Me and Bill Hicks have lots of talks. ‘Bill Hicks is the only man I’d marry and he’s dead’ I say. I wish he were still alive. He’d have so much to say about the world today. I miss Bill. Anyway we talk and I’m like ‘Bill what’s with that goat boy shit?’ and in response he throws it at me: y’know that whole ‘By the way, if anyone here works in marketing or advertising, kill yourself…you are satan’s spawn, filling the world with bile and garbage, you are fucked and you are fucking us, kill yourself’.

Oh Bill.

I’ll admit it, marketing and anti-capitalist politics are not natural bedfellows.

Convince someone they have a lack, which they probably don’t actually have, then persuade them that their lack can be filled with your product, which it probably can’t, so get them to come back and buy the new model, try something else.

I find much of the language of marketing distasteful:
Brand. Product. Demographic. Market penetration.

Blah blah blah.

And I think of Audre Lorde’s quote about not being able to use the master’s tools to dismantle his house. But seriously: parts of marketing are interesting. They are! It’s useful to know how it operates in order to make you buy more stuff, so you can resist it, if that’s what you want to do. Or you can use it to find ways to advocate something you love.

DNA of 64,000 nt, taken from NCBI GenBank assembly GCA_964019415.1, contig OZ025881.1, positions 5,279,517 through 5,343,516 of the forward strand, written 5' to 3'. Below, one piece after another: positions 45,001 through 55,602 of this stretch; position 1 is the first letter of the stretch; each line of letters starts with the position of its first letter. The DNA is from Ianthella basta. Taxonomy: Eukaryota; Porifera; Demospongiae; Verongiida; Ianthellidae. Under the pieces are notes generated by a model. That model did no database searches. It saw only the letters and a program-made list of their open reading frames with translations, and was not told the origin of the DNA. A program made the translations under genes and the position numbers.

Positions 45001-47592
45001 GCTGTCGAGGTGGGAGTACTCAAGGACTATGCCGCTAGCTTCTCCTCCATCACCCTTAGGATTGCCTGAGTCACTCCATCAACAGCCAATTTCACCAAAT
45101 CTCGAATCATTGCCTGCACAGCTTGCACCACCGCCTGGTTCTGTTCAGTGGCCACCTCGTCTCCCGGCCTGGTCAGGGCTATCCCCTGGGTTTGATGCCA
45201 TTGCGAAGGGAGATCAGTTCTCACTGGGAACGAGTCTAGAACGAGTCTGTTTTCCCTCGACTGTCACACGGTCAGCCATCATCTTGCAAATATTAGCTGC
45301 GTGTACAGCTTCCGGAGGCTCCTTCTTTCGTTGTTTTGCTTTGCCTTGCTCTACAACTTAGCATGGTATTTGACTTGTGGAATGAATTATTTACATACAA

Yeah you heard me, something you love.
It’s my trump card Bill.
Marketing and advertising is fine (maybe even, shock, essential, in this increasingly noisy world) to spread the word on something wonderful and life changing and beautiful.

You heard me Bill.
Suck it up.
My trump card. Believe in your product. (But don’t call it your product, cuz that’s kinda lame).

I have issues with the art world which are bound up with my politics. I have issues with elitism and exclusion and snobbery. I have issues when intelligent people tell me theatre or painting or poetry isn’t for them, that they don’t understand it, then come out with some cutting, insightful response which blows my mind. I think this means that we are failing. I have issues with the way we communicate and the implicit messages we are sending out about who is welcome and who is worthy. And actually, the marketing department is quite a good place to be
stood if you have these issues.

I don’t have much time for ‘push marketing’. For a start, it doesn’t really work. But you stand there shouting into a bucket if you like love. I have issues with spin and pretending everything is brilliant and amazing when sometimes things are difficult and work is mediocre.

The good news is that most audiences have issues with these things too.

Audiences aren’t stupid (or all the same) and if we treat them like they are we’re onto a loser from the start.